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27.5 \write

Synopsis:

\writenumber{string}

Write string to the log file, to the terminal, or to a file opened by \openout. For instance, \write6 writes to text stream number 6.

If the following appears in basefile.tex then it opens basefile.jh, writes ‘Hello World!’ and a newline to it, and closes that file.

\newwrite\myfile
\immediate\openout\myfile=\jobname.jh   % \jobname is current file name
  ...
\immediate\write\myfile{Hello world!}
  ...
\immediate\closeout\myfile

The \newwrite allocates a stream number, giving it a symbolic names to make life easier, so that test \newwrite\myfile\the\myfile produces something like ‘test 3’. Then \openout associates the stream number with the given file name. With that, \write3 puts the string in the file.

Typically number is between 0 and 15 because typically LaTeX authors follow the prior example and the number is allocated by the system. If number is outside the range from 0 to 15 or if it is not associated with an open file then LaTeX writes string to the log file. If number is positive then in addition LaTeX writes string to the terminal. Thus, test \write-1{Hello World!} puts ‘Hello World!’ followed by a newline in the log file. (This is what the \wlog command does; see \wlog). And \write100{Hello World!} puts the same in the log file but also puts ‘Hello World!’ followed by a newline in the terminal output. (But 16, 17, and 18 are special as number; see below.)

In LuaTeX, instead of 16 output streams there are 256 (see TeX engines).

Write to the current .aux file, which is associated with the main file or with the current include file, using \write\@auxout{string}. Write to the main .aux file using \write\@mainaux{string}.

By default LaTeX does not write string to the file right away. This is because, for example, you may use \write to save the current page number but when TeX comes across a \write it may be not yet sure what page this is, since it has not yet done the page breaking. So you \write in one of three contexts.

\immediate\write\@auxout{string}
\write\@auxout{string}
\protected@write\@auxout{}{string}

With the first, LaTeX writes string to the file. Any commands in string will be expanded (just as in \edef so that to prevent expansion you should use \noexpand or a toks, except that you should use # instead of ##). With the second, string is stored on the current list of things (as a TeX “whatsit”) and kept until the page is shipped out and likewise the commands are unexpanded until shipout. The third, \protected@write, is like the second except that you can use \protect on fragile commands. The extra first argument allows you to locally insert extra definitions to make more commands be safe or have special definition during the write.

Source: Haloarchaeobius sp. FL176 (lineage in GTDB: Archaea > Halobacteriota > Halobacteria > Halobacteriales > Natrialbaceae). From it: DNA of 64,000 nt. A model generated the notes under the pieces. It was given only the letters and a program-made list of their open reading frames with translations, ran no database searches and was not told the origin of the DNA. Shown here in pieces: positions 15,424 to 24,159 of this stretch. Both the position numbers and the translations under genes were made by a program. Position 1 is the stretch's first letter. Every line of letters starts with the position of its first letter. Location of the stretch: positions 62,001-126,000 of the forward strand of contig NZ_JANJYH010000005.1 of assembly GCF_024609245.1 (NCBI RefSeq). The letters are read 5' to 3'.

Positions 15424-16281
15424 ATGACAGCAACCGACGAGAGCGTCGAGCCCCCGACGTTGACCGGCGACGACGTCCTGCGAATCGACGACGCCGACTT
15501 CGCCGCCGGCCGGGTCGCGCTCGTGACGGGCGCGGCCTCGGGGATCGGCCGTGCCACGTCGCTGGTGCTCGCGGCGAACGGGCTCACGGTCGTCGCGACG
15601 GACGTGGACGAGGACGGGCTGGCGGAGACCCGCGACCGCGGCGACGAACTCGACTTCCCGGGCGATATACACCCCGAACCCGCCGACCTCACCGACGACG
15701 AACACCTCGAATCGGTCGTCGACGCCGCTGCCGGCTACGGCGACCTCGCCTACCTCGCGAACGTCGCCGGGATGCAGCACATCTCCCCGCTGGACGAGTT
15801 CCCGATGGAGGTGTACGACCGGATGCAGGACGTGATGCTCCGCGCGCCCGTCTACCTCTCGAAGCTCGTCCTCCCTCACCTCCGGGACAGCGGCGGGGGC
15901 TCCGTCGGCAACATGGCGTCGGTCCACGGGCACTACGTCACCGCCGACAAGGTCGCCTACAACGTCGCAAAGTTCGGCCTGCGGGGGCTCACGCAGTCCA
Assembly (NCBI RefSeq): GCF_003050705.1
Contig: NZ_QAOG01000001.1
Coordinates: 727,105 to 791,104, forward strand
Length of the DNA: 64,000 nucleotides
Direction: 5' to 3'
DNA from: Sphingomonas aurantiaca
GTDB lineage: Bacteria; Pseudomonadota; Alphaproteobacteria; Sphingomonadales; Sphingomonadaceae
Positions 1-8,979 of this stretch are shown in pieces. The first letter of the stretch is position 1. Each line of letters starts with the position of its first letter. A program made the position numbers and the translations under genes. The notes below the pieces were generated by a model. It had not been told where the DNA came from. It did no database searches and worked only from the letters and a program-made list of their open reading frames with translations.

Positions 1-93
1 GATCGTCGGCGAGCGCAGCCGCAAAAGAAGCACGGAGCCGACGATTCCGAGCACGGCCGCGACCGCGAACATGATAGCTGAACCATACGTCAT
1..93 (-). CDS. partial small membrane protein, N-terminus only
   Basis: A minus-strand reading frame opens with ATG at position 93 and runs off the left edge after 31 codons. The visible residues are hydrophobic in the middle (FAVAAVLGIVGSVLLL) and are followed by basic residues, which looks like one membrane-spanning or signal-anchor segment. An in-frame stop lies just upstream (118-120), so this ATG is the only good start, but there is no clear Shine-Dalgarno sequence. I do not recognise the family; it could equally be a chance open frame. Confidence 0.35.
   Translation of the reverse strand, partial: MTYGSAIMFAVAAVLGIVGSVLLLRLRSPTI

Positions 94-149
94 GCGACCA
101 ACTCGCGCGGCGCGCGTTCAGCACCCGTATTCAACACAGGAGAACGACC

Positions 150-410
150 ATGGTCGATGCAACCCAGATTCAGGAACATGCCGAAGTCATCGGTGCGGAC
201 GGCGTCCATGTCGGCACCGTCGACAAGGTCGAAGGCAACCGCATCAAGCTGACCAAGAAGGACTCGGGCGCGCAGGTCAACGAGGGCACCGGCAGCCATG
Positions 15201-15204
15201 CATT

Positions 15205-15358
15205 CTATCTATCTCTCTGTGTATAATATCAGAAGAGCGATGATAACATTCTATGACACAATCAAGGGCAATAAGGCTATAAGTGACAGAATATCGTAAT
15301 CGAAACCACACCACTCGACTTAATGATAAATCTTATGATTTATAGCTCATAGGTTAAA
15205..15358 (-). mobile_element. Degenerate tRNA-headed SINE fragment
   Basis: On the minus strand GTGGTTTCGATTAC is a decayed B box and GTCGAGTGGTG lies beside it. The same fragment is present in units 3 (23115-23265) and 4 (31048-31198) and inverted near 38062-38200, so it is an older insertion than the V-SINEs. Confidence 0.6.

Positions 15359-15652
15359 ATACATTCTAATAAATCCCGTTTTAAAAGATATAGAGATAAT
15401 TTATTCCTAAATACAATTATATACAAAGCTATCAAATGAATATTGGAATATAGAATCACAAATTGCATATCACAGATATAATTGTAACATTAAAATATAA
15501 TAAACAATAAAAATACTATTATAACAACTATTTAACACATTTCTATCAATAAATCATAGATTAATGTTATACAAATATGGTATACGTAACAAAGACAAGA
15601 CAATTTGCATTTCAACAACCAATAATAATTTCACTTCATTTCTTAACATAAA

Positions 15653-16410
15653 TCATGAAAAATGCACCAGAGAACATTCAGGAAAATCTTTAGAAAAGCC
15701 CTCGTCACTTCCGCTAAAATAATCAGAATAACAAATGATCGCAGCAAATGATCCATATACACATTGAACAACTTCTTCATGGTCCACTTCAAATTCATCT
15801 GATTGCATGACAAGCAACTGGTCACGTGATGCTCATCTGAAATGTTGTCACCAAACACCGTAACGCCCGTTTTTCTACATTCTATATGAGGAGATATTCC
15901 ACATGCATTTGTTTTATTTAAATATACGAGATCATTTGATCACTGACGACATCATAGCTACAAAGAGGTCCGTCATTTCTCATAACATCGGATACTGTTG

Here string contains a control sequence.

\newwrite\jhfile
\openout\jhfile=test.jh
\newcommand{\triplex}{XXX}
\write\jhfile{test \triplex test}

This results in the file test.jh containing ‘test XXXtest’ followed by a newline.

The cases where number is 16, 17, or 18 are special. Because of \write’s behavior when number is outside the range from 0 to 15 described above, in Plain TeX \write16 and \write17 were sometimes used to write to the log file and the terminal. Note that in LaTeX the natural way to do that is with \typeout (see \typeout). The \write18 command is even more special; modern TeX systems use it for giving commands to the operating system (see \write18).

Ordinarily \write outputs a single line. Put in a newline with ^^J. Thus, this produces two lines in the log file.

\wlog{Parallel lines have a lot in common.^^JBut they never meet.}

The ability to write files raises security issues. If you compiled a downloaded LaTeX file and it overwrote your password file then you would be justifiably troubled. TeX systems by default only allow you to open files for writing that are in the current directory or in a subdirectory. This

\newwrite\jhfile
\openout\jhfile=../test.jh

gives an error like ‘Not writing to ../test.jh (openout_any = p). ! I can't write on file `../test.jh'’. Note that you can get such an error when trying to use commands such as \include{../filename} because LaTeX will try to open ../filename.aux. The simplest solution is to put the included files in the same directory as the master file, or in subdirectories.

A common case where authors want to write a file not already provided by LaTeX is for answers to exercises, or some other situation where you want to write out verbatim, without expanding the commands. CTAN has a number of packages for this; one is answers.


Unofficial LaTeX2e reference manual